Issue No. 06 - November/December (2011 vol. 9)
DOI Bookmark: http://doi.ieeecomputersociety.org/10.1109/MSP.2011.74
Rosa R. Heckle , MITRE
While healthcare organizations strive to increase control of network access, clinicians need unencumbered access to data. Daily, clinicians make unconscious decisions to be in compliance with the security measures, or to live with a certain level of insecurity to get their job done. The unanticipated consequences of these decisions can unintentionally lead to suboptimal outcomes. To attain a favorable outcome in security implementations, some research has recommended taking a holistic approach with a strong sociotechnical perspective to security system design. To help understand what this means, a 15-month ethnographic study followed the implementation of a single sign-on system in a regional hospital. The findings revealed that security system designers must address user behavior to reach an optimal level of assurance. In addition, they suggest that managing a certain level of insecurity within the environment's constraints might be more effective than deploying expensive or invasive security mechanisms.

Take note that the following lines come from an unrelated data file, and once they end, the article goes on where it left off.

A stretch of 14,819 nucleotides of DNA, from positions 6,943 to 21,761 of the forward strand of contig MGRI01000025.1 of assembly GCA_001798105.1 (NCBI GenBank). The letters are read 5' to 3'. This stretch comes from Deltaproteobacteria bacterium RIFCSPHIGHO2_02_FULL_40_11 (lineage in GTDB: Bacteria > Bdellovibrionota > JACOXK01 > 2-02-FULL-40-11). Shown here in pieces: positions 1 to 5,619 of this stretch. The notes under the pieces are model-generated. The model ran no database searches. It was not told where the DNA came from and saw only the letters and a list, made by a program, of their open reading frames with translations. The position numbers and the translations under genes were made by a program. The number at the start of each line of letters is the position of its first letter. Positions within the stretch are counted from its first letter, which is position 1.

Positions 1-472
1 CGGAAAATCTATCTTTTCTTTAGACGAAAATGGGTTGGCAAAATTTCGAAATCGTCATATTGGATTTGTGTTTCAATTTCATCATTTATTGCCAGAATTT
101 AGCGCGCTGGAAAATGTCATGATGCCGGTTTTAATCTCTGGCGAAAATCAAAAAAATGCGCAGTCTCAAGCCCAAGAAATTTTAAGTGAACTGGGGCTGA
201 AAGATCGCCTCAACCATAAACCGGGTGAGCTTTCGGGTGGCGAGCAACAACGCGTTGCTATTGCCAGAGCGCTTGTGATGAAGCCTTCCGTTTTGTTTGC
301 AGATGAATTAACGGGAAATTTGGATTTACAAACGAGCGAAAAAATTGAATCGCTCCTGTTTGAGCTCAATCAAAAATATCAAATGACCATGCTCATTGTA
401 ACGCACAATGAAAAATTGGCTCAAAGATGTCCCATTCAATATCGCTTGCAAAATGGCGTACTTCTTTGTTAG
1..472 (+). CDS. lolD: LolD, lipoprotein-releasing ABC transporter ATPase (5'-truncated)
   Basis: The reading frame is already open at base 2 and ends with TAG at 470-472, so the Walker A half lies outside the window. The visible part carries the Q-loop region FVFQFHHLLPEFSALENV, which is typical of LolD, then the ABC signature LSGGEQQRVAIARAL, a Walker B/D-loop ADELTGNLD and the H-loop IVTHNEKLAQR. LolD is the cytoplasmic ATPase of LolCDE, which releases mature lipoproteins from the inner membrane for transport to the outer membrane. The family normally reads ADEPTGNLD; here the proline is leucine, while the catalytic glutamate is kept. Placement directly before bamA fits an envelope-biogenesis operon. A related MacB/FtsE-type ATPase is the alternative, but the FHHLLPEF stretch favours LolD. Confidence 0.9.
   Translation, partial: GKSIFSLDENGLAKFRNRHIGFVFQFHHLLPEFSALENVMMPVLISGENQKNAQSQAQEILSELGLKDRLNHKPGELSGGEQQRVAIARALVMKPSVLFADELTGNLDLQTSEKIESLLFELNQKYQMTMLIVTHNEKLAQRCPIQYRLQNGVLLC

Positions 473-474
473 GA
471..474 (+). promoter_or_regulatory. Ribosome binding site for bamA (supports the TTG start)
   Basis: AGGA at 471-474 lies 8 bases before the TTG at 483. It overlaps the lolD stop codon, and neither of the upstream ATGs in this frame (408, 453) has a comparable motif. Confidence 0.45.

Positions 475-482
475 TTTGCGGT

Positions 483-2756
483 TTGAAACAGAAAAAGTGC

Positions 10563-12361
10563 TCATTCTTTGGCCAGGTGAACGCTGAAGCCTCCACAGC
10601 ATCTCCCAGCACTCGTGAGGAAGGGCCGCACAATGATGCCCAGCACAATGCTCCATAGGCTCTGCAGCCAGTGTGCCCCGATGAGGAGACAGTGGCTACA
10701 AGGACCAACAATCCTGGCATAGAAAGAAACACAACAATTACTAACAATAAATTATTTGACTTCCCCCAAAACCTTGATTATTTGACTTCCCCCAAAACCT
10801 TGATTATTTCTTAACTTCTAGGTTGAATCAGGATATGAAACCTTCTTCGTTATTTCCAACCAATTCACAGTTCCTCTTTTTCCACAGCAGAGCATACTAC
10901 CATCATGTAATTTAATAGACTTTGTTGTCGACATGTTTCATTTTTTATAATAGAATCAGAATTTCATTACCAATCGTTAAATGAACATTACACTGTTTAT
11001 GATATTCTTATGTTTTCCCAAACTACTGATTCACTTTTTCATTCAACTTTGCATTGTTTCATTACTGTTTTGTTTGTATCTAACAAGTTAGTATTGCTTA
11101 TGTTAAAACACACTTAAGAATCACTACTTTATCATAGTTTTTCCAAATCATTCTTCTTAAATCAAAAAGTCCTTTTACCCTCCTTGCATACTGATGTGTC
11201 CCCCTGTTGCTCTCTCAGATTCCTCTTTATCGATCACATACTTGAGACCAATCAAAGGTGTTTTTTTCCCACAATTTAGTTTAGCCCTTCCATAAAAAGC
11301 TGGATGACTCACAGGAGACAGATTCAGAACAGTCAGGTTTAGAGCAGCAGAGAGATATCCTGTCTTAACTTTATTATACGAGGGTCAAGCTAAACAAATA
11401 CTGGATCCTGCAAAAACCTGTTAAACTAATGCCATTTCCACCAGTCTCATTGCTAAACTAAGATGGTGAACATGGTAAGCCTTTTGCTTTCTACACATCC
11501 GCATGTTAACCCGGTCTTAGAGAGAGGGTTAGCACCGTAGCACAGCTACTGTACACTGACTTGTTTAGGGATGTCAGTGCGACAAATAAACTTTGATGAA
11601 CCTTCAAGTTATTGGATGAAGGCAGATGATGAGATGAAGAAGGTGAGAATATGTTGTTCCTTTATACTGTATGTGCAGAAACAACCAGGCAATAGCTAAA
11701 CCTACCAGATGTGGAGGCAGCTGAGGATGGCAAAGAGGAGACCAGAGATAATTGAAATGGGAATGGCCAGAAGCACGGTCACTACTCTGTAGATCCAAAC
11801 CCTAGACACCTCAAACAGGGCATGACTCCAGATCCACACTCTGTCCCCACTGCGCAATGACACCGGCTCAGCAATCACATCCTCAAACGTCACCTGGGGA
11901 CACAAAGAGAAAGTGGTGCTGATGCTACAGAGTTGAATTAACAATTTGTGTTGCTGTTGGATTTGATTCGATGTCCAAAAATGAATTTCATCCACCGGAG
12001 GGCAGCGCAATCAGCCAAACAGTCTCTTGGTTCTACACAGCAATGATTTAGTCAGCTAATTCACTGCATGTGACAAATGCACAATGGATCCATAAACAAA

healthcare, security, work practices, ethnography
R. R. Heckle, "Security Dilemma: Healthcare Clinicians at Work," in IEEE Security & Privacy, vol. 9, no. , pp. 14-19, 2011.